Two Carolina scholars recently issued a report, Global Education for All?, addressing the challenges of increasing access to global education and examining strategies the University of North Carolina at Chapel Hill has taken to address these challenges.
The report is co-authored by Niklaus Steiner, director of the UNC Center for Global Initiatives (CGI), and Charles Kurzman, co-director of the Center for the Study of the Middle East and Muslim Civilizations and professor of sociology in the UNC College of Arts & Sciences.
Steiner and Kurzman note that many universities and national organizations such as Diversity Aboard, The Association of International Education Administrators (AIEA) and NAFSA have been actively working to diversify global education. They observed that much of the work has focused on increasing racial and ethnic diversity in credit-bearing study abroad programs. While good progress has been made in this arena, Steiner and Kurzman question how the demographics might look across other facets of global education and ask whether UNC has made progress and what sorts of interventions are proving successful.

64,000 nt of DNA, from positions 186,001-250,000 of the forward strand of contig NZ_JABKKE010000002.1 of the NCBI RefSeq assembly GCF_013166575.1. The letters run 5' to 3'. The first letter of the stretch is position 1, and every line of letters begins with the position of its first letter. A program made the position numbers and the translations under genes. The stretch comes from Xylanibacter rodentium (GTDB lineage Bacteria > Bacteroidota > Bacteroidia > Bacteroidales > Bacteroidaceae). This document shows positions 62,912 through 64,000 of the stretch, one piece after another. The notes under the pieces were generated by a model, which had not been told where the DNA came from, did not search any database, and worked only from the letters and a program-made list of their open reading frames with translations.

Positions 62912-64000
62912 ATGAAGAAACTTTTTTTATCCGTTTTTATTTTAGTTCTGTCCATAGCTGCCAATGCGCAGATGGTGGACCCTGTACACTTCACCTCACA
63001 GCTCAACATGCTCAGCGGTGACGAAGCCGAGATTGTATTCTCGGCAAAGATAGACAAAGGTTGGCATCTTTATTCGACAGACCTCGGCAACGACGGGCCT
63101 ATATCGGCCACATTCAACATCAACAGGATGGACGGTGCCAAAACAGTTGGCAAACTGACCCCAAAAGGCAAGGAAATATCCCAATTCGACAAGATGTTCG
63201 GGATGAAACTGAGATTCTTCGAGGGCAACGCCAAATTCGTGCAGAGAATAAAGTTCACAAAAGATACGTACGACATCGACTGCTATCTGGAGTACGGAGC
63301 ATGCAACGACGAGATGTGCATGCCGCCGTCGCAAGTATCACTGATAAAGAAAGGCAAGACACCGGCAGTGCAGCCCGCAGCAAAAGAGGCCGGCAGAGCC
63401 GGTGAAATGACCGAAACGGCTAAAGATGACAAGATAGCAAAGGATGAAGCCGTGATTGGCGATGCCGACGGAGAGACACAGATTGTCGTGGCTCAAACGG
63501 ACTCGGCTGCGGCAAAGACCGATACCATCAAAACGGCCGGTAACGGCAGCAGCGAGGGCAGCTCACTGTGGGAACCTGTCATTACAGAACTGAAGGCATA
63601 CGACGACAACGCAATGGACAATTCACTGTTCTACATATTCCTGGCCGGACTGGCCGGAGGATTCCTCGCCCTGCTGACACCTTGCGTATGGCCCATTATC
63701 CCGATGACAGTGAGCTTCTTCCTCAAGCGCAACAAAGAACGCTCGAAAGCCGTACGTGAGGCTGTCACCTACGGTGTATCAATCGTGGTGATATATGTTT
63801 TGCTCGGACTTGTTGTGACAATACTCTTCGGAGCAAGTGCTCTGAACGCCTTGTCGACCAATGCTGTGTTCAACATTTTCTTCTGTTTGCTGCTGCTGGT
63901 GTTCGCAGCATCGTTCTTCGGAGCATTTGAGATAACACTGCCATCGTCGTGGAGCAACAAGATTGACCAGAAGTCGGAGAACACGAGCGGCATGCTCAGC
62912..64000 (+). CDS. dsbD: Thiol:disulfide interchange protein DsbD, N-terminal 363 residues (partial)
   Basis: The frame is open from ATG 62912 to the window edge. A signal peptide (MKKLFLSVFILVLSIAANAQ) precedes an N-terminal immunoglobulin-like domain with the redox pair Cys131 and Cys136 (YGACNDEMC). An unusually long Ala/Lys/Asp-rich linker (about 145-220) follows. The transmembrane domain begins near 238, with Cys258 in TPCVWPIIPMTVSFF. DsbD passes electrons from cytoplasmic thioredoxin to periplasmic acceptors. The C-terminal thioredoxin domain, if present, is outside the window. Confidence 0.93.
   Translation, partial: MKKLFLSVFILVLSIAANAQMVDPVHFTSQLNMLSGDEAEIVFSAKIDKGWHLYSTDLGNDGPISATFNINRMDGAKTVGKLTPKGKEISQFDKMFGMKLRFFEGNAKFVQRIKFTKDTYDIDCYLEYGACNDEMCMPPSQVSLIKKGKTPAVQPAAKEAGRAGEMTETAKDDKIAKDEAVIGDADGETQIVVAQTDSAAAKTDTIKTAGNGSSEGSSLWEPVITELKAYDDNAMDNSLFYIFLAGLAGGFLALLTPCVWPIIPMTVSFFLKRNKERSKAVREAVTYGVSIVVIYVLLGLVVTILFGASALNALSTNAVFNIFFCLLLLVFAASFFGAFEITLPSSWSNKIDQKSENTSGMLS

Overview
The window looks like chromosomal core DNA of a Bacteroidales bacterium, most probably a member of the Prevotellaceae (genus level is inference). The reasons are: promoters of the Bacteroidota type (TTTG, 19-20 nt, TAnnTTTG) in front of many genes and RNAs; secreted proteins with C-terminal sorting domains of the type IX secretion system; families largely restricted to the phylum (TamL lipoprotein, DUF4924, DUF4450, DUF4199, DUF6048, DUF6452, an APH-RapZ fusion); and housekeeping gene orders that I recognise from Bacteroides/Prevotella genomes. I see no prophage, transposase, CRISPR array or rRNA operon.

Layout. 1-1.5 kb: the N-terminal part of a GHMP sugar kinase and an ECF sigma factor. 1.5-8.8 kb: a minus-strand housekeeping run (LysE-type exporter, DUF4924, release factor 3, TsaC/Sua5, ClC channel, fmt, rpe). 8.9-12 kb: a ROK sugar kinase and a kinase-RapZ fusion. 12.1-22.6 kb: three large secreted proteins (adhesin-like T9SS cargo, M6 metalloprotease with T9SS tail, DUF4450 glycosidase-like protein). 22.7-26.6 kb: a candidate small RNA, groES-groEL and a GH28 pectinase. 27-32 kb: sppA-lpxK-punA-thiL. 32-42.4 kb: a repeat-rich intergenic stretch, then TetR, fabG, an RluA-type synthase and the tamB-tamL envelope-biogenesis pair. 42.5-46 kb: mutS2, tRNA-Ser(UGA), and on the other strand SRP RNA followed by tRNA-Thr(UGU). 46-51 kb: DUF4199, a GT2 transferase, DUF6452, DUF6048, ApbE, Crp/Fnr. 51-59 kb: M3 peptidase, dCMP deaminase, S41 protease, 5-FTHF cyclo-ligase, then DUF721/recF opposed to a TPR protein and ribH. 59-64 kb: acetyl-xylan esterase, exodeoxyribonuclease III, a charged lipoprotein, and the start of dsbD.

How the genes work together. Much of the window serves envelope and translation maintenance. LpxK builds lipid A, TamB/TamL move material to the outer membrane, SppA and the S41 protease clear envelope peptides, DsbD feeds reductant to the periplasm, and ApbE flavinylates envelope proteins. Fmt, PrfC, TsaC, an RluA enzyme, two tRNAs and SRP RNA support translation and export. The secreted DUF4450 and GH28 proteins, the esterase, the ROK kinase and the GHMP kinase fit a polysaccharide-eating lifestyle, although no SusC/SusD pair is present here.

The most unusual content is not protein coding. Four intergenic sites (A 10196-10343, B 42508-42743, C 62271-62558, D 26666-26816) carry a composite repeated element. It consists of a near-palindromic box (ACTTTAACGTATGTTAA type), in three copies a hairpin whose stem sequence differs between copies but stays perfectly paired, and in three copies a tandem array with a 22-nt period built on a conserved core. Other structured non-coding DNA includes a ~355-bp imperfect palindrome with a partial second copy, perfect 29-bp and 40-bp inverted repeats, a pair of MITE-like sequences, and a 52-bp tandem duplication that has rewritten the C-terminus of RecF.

Groups across UNC’s campus have been working to ensure that students from all backgrounds and disciplines have access to global opportunities through the CGI-led, pan-university Opening Access Initiative. Building off some lessons learned and trends identified through this effort, Steiner and Kurzman’s paper analyzes these trends and the interventions currently being implemented across campus to ensure that all students have access to a global education while at UNC.
Read the report.